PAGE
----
Just one full week remains in the 2021 session before we are set to adjourn May 17, yet House Democrats have not budged from their tax increases on gasoline, license tabs, Main Street businesses, and middle-class Minnesotans in general.
While I have said all session the House majority’s insistence on raising taxes amid a historic surplus is completely unnecessary, time is now running out for those same Democrats to get the hint so we can get a new budget in place on time.
I’ll say it again: There is no need to raise taxes by more than $2.6 billion when the state has a $4.2 billion surplus, especially as workers try to recover income they lost in large part to restrictions the governor placed up on them.
It’s hard knowing when the House majority will finally acknowledge the fact their tax increases have no chance whatsoever of passing the Senate, where every budget bill in that body has earned bipartisan support and tax increases are absent. Time is running out. Let’s get serious about finding agreement on a responsible, bipartisan budget that funds our priorities without raising taxes.
In other news, Gov. Tim Walz announced yesterday he is loosening COVID-19 restrictions he placed on Minnesota ... something that should have happened months ago. His move comes after Florida lifted all remaining COVID restrictions, and governors of Democrat states such as New York and California have established target dates for the lifting of capacity limits and other COVID restrictions. Other deep-blue states such as Connecticut lifted capacity limits starting as early as March.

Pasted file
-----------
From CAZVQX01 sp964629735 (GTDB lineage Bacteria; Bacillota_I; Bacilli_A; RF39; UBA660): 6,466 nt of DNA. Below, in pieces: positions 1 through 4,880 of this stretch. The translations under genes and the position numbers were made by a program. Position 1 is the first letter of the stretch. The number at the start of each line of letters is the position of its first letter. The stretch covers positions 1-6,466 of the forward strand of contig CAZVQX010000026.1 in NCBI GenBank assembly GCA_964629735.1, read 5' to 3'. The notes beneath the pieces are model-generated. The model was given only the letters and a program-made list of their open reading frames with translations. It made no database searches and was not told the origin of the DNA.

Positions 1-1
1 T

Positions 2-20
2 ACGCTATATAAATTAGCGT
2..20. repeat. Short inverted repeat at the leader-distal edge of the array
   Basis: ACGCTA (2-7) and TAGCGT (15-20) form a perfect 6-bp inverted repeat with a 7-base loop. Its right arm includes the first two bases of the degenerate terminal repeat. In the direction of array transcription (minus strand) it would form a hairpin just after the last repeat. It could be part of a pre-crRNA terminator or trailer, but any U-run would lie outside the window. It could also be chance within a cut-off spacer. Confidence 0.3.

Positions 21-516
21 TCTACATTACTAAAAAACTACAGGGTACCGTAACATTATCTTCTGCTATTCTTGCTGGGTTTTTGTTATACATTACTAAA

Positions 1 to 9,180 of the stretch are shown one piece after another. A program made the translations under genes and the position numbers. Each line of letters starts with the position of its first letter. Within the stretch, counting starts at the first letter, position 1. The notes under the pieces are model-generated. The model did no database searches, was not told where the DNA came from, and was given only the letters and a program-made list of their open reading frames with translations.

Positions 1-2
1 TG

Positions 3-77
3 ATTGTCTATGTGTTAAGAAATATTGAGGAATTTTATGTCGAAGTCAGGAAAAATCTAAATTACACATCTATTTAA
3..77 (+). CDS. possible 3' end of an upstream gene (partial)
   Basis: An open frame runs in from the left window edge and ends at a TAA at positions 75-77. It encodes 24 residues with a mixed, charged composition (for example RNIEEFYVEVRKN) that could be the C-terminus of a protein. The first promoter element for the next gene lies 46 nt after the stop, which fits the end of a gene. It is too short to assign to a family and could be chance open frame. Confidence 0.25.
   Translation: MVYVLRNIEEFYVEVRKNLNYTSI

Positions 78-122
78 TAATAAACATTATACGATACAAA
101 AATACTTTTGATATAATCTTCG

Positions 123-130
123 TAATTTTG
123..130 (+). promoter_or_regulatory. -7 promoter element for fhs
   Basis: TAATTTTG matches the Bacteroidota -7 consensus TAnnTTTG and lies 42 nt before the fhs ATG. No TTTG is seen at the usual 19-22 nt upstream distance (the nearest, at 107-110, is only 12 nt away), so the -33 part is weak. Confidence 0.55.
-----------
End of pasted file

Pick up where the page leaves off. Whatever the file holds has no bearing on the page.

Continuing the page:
I will say it is good to see he made public the dates and data for when restrictions will be lifted, but what we really need is for the governor’s emergency powers to be put to rest. Or, at the very, very least, he also owes the public a transparent and concrete process for ending Minnesota’s peacetime emergency that has been in place for more than one year.
The governor has maintained his emergency powers despite the fact we are not in an emergency and the public deserves to know where the off-ramp is. I would prefer the governor just acknowledge we’re not in an emergency and cancel his emergency powers now but, absent that revelation, we owe the citizens a transparent process that sets out a data-driven timeline.
The lack of clear communication, and inconsistent and arbitrary announcements from the governor’s office with seemingly no respect for people’s time or planning has been a major source of frustration for people over the last year. Let’s correct this problem, work to put a plan in place and make it public so Minnesotans can see where we are going and how we are getting there.
House Republicans have voted nearly 20 times to end the peacetime emergency and have put forward numerous proposals to end or modify the governor’s Chapter 12 powers, as well as proposals to establish timelines and metrics that would end the peacetime emergency. Along the way, Democrats have refused to advance those proposals in the House and have even stonewalled proposals from their own party to wind down the governor’s emergency powers.
Until next time, happy Mother’s Day. Thanks for all you do.